Yemeni readers need to analyze western media's writing carefully

Yemeni readers need to analyze western media's writing carefully

By Abdullah Abu Al-Hassan

In a story on Yemen today, Reuters says:

"The re-opening of the Habwan road was one of the conditions set by the Houthis' rival, the Saudi-backed government as a condition for renewing the truce."

Reuter's ill-intentioned sentence aims to connotate two things:

  1. The opening of Hawban road as not very crucial! While the fact is this road connects the two halves of the city, of which Houthi invaders control one.

  2. The "Saudi-backed government", as Reuters calls it, is the one stipulating things, for the renewal of the truce, or if they are not given what they want (opening non-crucial Hawban road) they will keep fighting.

The story goes: "But the Houthis have so far resisted, arguing that the Hawban road is a frontline and that the redeployment of troops was not part of the truce agreement, according to the sources."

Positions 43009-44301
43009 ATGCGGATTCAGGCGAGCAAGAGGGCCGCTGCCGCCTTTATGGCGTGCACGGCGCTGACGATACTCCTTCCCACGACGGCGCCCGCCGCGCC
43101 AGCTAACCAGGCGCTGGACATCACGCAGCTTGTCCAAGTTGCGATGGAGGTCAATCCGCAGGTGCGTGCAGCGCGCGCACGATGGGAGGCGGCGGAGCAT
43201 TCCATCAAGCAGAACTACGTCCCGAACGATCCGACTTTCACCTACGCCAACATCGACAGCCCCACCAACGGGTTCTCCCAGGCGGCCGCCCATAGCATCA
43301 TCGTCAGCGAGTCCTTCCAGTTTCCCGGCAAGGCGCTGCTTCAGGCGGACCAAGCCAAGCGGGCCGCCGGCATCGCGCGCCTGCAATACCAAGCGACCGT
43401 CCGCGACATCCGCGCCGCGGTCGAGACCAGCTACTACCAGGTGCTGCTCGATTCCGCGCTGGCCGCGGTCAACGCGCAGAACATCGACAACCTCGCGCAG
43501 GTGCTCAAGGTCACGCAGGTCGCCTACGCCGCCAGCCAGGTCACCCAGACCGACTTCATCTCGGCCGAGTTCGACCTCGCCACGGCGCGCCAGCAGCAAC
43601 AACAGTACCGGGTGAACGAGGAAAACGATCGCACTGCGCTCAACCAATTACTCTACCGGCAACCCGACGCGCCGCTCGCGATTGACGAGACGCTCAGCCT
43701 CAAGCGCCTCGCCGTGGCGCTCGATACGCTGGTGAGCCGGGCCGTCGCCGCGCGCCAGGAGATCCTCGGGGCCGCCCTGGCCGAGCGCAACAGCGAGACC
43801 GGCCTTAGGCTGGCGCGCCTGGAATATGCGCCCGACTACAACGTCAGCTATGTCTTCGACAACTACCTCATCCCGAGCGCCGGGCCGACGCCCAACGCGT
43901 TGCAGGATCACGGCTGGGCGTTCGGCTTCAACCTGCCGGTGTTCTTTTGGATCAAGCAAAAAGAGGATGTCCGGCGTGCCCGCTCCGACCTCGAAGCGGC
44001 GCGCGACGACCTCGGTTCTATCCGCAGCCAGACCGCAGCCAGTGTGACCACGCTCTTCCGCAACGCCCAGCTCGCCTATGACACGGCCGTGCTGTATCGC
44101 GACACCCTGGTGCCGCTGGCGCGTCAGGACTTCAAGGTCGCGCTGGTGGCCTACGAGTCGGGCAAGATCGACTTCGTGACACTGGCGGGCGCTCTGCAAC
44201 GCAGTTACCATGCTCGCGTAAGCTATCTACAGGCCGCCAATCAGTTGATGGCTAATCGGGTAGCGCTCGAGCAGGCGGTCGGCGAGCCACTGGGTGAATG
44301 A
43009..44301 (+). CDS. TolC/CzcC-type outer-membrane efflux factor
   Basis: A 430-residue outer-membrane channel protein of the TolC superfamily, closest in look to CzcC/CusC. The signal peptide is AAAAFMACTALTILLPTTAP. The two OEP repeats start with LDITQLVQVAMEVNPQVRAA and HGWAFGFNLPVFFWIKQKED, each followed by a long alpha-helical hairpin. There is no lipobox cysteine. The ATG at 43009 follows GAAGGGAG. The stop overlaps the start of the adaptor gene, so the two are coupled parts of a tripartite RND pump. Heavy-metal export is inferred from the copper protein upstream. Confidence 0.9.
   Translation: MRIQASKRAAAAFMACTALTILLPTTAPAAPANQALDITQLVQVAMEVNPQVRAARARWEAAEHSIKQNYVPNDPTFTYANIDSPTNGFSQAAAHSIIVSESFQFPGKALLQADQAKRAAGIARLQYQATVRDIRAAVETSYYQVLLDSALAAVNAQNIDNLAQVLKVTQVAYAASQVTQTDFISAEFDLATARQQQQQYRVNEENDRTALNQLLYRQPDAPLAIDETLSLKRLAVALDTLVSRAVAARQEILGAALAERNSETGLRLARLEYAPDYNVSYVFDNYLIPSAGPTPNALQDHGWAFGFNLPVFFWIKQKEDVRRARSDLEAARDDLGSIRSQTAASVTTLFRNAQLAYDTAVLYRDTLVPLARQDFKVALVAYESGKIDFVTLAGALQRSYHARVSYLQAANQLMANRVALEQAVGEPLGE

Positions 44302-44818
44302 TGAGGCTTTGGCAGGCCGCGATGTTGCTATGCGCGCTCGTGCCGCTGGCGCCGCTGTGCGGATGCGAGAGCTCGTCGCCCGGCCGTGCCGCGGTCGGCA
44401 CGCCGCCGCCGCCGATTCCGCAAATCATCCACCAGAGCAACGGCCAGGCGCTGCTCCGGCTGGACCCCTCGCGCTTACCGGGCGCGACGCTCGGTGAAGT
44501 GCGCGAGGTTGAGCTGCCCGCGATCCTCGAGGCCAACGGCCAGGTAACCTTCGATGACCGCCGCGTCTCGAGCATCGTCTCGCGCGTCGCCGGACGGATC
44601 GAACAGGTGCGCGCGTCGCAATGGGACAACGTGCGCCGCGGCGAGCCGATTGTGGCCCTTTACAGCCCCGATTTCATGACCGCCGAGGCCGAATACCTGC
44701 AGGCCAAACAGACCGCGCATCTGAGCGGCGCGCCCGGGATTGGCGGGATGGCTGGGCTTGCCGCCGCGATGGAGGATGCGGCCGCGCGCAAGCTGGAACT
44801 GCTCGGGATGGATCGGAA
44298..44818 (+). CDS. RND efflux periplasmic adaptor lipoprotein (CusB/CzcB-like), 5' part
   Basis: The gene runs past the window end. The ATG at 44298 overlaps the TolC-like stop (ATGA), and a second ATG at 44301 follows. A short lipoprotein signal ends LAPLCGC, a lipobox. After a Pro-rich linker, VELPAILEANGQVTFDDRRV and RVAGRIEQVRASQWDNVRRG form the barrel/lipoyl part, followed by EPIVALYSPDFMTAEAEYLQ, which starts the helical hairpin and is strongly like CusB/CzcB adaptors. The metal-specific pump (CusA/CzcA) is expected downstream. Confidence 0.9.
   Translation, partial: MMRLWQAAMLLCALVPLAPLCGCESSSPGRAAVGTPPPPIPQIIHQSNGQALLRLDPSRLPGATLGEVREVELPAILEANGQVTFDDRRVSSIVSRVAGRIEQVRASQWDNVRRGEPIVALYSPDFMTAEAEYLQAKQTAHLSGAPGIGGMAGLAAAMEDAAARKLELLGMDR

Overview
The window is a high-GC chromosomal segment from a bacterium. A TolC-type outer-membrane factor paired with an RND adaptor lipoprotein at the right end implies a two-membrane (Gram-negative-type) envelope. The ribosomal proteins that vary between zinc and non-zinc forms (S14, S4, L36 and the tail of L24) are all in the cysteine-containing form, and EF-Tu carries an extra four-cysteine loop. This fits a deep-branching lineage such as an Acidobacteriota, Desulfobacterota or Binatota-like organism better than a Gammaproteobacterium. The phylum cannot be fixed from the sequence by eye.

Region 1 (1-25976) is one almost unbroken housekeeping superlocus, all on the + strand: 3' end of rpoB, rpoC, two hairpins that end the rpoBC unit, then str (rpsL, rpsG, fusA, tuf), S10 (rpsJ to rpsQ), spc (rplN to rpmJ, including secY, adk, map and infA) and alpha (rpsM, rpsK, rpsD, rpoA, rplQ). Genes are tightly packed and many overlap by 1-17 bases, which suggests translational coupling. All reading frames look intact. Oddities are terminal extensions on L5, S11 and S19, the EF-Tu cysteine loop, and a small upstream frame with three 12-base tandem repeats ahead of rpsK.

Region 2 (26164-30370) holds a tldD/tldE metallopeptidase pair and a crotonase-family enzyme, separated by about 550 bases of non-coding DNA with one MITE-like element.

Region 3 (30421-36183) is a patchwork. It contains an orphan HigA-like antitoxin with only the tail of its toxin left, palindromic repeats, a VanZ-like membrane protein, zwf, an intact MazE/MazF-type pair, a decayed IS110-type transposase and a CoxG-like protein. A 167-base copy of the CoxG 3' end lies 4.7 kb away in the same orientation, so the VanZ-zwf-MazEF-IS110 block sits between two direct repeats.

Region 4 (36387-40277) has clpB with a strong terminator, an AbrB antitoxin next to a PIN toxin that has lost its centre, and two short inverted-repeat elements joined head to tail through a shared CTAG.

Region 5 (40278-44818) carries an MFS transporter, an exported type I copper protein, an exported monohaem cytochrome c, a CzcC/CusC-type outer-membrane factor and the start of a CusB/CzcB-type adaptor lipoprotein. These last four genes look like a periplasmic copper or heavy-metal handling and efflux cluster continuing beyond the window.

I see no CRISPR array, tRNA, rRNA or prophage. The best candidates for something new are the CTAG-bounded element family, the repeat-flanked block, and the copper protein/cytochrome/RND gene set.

There are more weird observations about the story and question marks about Reuter's exclusive reporting Saudi-Houthi secret talks and, sometimes, the British news agency's attention-grabbing interest in the promotion of those talks.  

Only a reader with a power of observation as well as very good memory can take note of this pro-Houthi orientation.

Yemeni readers, you have to put the analytical thinking cap on while reading western writings.  Reflect well on what you read, including from Reuters. You will notice that the texts represent the malignant Houthi viewpoints in a systematic manner both explicitly and implicitly. 

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